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Every time Matt posts the most recent Senate numbers, I look at them, consider the sources, and wonder how to many of the professionals could be so far off from what makes more sense.
My analysis doesn’t even start from the same gate, as all the professionals begin with a current Senate split of 51 – 49. I start with 50 – 50, since there appears to be no rational reason to consider someone who has endorsed John McCain, would like to speak at the GOP convention, will be speaking at the Hagee Convention, and is fundamentally opposed to Democratic principles an actual Democrat.
While you may think this is a minor point, Traitor Joe remains a “Caucus-with-the-Democrats” person because that ensures that the Democrats hold the committee chairs and all the other benefits of being the party in power. There are rumours which point to Joe being ousted from the caucus in January, when the majority will definitely be greater.
This matters because when you read the Senate projections for 538, EV, OpenLeft, Crystal Ball, Cook, SSP, CQ and Rothenberg, they are starting AT 51, which will yield a different total when Joe becomes an official Republican. Therefore, when you read that “Senate Projection” line in the DCW Senate Forecast Table, subtract one, unless you think that Joe Lieberman will still be a Democrat in 2009. In the Senate, a single seat matters, and getting to 61 in 2010 really matters. So, when we look at a forecast of 54 versus 58, it’s a bigger deal than “plus four” might indicate numerically.
When you look at the professional projections, with only rare exceptions, they give every possible tilt to the Republican side. Even Chris Bowers at OpenLeft. While no one who has ever read him, spoken with him, or met with him would consider him right wing, even he calls the Oregon race “Lean Republican.” Now, my projection is much higher: I am convinced the Democrats can pick up a minimum of 8 seats (for a total of 58, not 59).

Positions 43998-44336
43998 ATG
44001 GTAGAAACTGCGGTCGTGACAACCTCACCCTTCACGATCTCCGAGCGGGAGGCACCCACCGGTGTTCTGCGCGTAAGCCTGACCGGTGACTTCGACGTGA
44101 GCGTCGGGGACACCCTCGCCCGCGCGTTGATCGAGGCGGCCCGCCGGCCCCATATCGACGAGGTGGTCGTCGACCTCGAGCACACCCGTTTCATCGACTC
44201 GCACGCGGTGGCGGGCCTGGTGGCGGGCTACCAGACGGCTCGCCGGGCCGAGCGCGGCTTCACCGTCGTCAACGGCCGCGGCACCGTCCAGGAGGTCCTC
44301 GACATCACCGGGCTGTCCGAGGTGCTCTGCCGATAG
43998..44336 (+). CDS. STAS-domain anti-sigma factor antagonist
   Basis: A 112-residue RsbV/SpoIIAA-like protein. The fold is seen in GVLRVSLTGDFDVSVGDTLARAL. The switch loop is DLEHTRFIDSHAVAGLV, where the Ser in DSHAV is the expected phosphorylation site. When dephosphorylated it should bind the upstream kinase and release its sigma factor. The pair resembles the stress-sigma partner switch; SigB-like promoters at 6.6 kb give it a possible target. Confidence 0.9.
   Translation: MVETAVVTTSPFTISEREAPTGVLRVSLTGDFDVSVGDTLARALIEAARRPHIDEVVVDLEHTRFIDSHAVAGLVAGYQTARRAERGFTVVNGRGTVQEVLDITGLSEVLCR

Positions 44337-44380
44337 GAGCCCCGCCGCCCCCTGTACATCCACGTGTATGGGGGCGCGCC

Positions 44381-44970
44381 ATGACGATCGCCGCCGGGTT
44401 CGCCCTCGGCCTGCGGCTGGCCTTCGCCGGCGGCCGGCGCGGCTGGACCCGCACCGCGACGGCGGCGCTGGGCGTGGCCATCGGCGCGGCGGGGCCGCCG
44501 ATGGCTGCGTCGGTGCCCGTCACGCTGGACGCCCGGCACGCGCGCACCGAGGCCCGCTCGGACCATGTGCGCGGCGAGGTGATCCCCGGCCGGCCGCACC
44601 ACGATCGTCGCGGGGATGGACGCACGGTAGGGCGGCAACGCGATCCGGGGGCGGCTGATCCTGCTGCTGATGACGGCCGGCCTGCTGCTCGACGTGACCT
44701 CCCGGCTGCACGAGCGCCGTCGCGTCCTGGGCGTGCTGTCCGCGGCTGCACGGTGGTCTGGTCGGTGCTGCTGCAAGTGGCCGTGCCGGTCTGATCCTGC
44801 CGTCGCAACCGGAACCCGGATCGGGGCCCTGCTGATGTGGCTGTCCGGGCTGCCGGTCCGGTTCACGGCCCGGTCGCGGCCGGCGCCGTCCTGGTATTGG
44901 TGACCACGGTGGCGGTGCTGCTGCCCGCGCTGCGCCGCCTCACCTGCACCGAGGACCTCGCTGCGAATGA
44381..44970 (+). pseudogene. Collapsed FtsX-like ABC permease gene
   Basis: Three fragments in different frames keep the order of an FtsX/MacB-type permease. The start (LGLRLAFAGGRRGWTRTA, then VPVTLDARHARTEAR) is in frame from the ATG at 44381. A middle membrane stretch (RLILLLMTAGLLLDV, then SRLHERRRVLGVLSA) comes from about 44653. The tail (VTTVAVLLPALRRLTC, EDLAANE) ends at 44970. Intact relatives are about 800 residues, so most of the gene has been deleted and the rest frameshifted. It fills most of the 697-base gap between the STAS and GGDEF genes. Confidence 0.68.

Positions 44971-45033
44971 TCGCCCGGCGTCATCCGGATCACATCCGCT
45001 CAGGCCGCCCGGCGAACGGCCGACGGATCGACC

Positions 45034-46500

So the question becomes, why would the professionals understate potential 2008 Democratic gains?
1. Professionals Are Professionals
All professionals need to believe that what they are doing is right, and that what makes them “experts” is that they have been correct in the past, and they know “how these things go.”
Example: if you wrench your back and you go to your chiropractor, he/she will adjust you. If you go to your GP/Internist he/she will give you muscle relaxers, if you go to an orthopedic surgeon, he/she will give you a battery of tests to ascertain if you are a surgical candidate. This is what each knows, and believes in.
Political professionals believe that they need to look at historic trends, look at polls, and rely on their gut instincts, honed on years of practice. “Yeah but….” They have a vested interest in being conservative in their projections. If you understate something and it comes out better, you win “closest without going over”, if you overstate, you ramp up expectations, perhaps with dire results. If you hit dead on, you’re a genius.
To do anything else would be to deny what they know. Therefore, in a transformational year, they may not be as willing to look at new trends.
2. Professionals Are People, Too
People have opinions, and people often see what they want to see. Two people can look at the same thing, SEE the same thing, and have two completely different takes on it.